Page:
I’m also not suggesting that English nationalism is a coherent identity. There’s no question that the survey data shows from the twentieth century a huge shift towards a much more English identity in England and a withdrawal of trust in the idea that Westminster and Whitehall are there to serve English interests. No political party is articulating English nationalism. There is very clearly a feeling which is emerging, but it is not being given ways in which it can articulate itself and argue itself out. UKIP contains at its core English nationalism, but it doesn’t call itself that.

Englishness folded itself into Britishness and folded itself into the empire. But now it has to disentangle itself. It’s a sort of molten wax which could be shaped in all sorts of different ways. Brexit doesn’t actually address English nationalism. Essentially what nationalism usually ends up doing is it starts by defining itself against what it is not. It’s easy if you’re a colonial society, but if you’re a colonial power, you end up turning on immigrants once Europe is gone.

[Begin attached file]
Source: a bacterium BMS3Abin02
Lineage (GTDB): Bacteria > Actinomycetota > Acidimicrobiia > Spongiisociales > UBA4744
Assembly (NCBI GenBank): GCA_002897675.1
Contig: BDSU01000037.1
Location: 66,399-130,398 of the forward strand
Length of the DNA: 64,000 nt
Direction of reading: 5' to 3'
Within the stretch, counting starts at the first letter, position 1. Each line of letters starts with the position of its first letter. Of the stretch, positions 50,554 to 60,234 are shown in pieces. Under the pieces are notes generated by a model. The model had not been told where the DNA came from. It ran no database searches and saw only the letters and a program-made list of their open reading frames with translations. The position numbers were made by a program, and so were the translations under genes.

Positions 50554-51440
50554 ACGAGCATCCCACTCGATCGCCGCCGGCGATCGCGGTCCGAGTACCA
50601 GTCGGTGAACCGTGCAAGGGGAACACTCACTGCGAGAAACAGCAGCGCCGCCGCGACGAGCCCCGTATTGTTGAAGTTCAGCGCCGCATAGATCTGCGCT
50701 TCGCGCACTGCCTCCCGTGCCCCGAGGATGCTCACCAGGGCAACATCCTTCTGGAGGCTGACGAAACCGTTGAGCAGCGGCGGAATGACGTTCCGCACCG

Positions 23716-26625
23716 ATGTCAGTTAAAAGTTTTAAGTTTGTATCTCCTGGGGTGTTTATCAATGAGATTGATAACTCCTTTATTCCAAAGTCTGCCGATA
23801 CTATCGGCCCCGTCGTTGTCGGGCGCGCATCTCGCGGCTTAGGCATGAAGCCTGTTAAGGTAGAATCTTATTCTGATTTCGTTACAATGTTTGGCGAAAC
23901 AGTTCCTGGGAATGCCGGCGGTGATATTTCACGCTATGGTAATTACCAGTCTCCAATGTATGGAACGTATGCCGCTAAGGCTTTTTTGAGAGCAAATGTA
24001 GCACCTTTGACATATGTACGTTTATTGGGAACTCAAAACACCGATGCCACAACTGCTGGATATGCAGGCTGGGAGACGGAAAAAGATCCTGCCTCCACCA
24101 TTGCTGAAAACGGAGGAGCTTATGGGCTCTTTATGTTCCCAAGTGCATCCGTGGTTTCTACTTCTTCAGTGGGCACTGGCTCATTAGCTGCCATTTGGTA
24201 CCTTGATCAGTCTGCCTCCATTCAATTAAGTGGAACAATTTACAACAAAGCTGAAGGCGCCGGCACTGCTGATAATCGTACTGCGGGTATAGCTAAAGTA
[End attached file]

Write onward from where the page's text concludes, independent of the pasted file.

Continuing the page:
Related to the idea that Britishness and Empire are inextricably linked, in his book After Empire (2004), Paul Gilroy reminds us that “incomers [to Britain] may be unwanted and feared precisely because they are unwitting bearers of the imperial and colonial past”. Could you comment on this?

It’s striking, thinking about that book, that funnily enough there is a kind of relationship between anti-immigrant sentiment and the post imperial malaise.

‘Postcolonial melancholia’ is the term that Gilroy uses, which is beautiful, as well as accurate.